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The Honolulu Advertiser

Posted on: Sunday, August 24, 2003

For Waikiki, not the best of times

By Sean Hao
Advertiser Staff Writer

Gracie and Leelu Gates make leis at the Outrigger Reef. Hotels are upgrading both services and facilities.

Jeff Widener •The Honolulu Advertiser

Waikiki — once the jewel of the state's tourism industry — is looking more tarnished than polished to many tourists and residents these days.

By the planeloads, visitors have been forsaking O'ahu for the Neighbor Islands, many leaving the world-famous beach to first-time visitors and tourists who like the shopping nearby.

The tale is in the numbers: O'ahu suffered a 7.4 percent drop in visitor arrivals through June, the most of any island in the state, based on the latest available numbers.

Residents also tend to keep their distance unless they have a stray visitor to meet or the occasional Brunch on the Beach to attend.

But the area bounded by the Ala Wai Canal and Kapahulu Avenue remains a key economic engine for the state. Waikiki generated more than $5 billion, or 46 percent, of all visitor expenditures in the state in 2002, according to the state Department of Business, Economic Development and Tourism.

Most everyone agrees that Waikiki needs to continually renew itself if it is to compete against tropical destinations willing to invest millions to keep visitor dollars rolling in.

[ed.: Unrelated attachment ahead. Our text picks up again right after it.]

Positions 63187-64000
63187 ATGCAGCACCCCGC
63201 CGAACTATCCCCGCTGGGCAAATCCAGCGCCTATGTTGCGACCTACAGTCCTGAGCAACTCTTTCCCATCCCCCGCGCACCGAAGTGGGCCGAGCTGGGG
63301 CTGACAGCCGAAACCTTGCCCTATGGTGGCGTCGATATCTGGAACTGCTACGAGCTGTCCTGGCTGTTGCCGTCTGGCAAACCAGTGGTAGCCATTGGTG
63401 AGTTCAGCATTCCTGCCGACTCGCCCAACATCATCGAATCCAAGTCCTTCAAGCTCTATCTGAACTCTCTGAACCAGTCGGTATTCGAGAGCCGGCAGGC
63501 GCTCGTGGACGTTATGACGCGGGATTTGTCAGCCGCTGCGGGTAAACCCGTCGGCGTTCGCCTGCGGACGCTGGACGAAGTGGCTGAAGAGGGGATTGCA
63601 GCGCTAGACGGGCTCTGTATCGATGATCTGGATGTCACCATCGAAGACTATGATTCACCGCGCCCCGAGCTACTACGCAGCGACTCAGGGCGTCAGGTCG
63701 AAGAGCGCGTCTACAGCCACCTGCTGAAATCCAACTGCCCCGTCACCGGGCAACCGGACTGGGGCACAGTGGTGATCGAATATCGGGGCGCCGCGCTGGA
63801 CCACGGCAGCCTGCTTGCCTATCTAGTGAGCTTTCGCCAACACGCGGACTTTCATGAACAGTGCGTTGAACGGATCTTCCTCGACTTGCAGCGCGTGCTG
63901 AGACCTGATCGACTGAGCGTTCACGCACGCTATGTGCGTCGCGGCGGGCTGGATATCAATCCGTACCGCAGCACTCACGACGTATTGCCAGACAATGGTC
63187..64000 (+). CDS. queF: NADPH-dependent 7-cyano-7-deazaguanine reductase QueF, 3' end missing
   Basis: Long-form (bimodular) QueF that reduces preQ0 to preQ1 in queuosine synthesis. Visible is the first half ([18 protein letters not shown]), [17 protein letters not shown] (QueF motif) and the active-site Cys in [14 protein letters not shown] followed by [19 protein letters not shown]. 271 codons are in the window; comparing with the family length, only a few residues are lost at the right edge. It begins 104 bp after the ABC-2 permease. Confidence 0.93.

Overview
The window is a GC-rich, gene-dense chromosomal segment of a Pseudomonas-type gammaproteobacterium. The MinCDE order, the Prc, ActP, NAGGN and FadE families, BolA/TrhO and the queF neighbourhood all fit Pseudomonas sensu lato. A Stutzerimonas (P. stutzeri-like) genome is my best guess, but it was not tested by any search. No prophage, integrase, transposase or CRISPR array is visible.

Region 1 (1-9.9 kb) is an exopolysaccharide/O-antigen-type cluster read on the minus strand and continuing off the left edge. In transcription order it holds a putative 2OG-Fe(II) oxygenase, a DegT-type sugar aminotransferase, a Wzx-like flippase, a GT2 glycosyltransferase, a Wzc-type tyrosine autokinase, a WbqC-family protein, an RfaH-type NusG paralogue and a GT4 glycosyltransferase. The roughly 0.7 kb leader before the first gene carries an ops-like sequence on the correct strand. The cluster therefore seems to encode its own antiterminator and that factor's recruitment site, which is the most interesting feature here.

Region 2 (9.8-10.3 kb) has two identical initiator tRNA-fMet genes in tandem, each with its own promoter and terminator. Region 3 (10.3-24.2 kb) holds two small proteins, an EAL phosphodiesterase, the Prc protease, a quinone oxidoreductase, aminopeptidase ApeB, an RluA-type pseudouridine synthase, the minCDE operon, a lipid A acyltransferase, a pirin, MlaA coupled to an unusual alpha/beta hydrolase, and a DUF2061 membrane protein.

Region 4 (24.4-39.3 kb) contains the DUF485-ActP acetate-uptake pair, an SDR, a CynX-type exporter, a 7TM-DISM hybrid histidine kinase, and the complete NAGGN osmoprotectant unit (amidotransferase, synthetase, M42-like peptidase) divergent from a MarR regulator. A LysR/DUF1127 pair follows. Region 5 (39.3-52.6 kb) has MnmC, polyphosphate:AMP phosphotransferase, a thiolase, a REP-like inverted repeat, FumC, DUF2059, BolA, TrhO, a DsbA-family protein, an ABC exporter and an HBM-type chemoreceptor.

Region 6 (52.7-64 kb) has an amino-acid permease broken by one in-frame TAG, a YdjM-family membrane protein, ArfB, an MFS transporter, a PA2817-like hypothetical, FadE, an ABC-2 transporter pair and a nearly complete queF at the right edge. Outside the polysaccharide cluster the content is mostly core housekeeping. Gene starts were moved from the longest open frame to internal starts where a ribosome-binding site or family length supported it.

Waikiki by the numbers

Average visitors per day:

Resident population: 19,720

Number of visitor rooms: 31,717

Number of businesses: More than 1,600

Number of workers: 32,300

Visitor spending generated: More than $5 billion in 2002

Source: state Department of Business, Economic Development and Tourism
If anything, Waikiki may have lost ground this year with the closing of the Waikiki Consolidated Amusement Co. theaters and IMAX Waikiki, and the delay of a major revitalization project planned by the Outrigger hotel chain.

But Waikiki's fortunes could change next year. Upgrades to several hotels, improved sidewalks and landscaping and the widening of Kuhio Beach are on the agenda as hotel owners, developers and others try to revitalize the area for both tourists and residents.

2004 may even be the year when Outrigger Enterprises' planned $300 million redevelopment of its Lewers Street properties in Waikiki takes flight.

David Carey, chief executive of Outrigger Enterprises Inc., said the Hawai'i-based hotel chain is re-evaluating its revitalization plans after Gov. Linda Lingle vetoed hotel construction tax incentives earlier this year.

Lingle chose not to extend and expand the credit for hotel construction and renovation primarily out of concern for the projected revenue loss to the state. The tax credit, which expired in June, cost the state $6.4 million in fiscal 2002, and an estimated $14 million this year. Extending the credit would have cost an estimated $32.9 million a year.

The decision pushed back the scheduled completion of the first phase of Outrigger's project to 2006.

Outrigger is expected to again approach the state Legislature next year, arguing hotel tax breaks return more to the state than credits given to technology start-ups or an aquarium in faraway Ko Olina.

Lawmakers have been sympathetic because there is little argument that Waikiki needs help.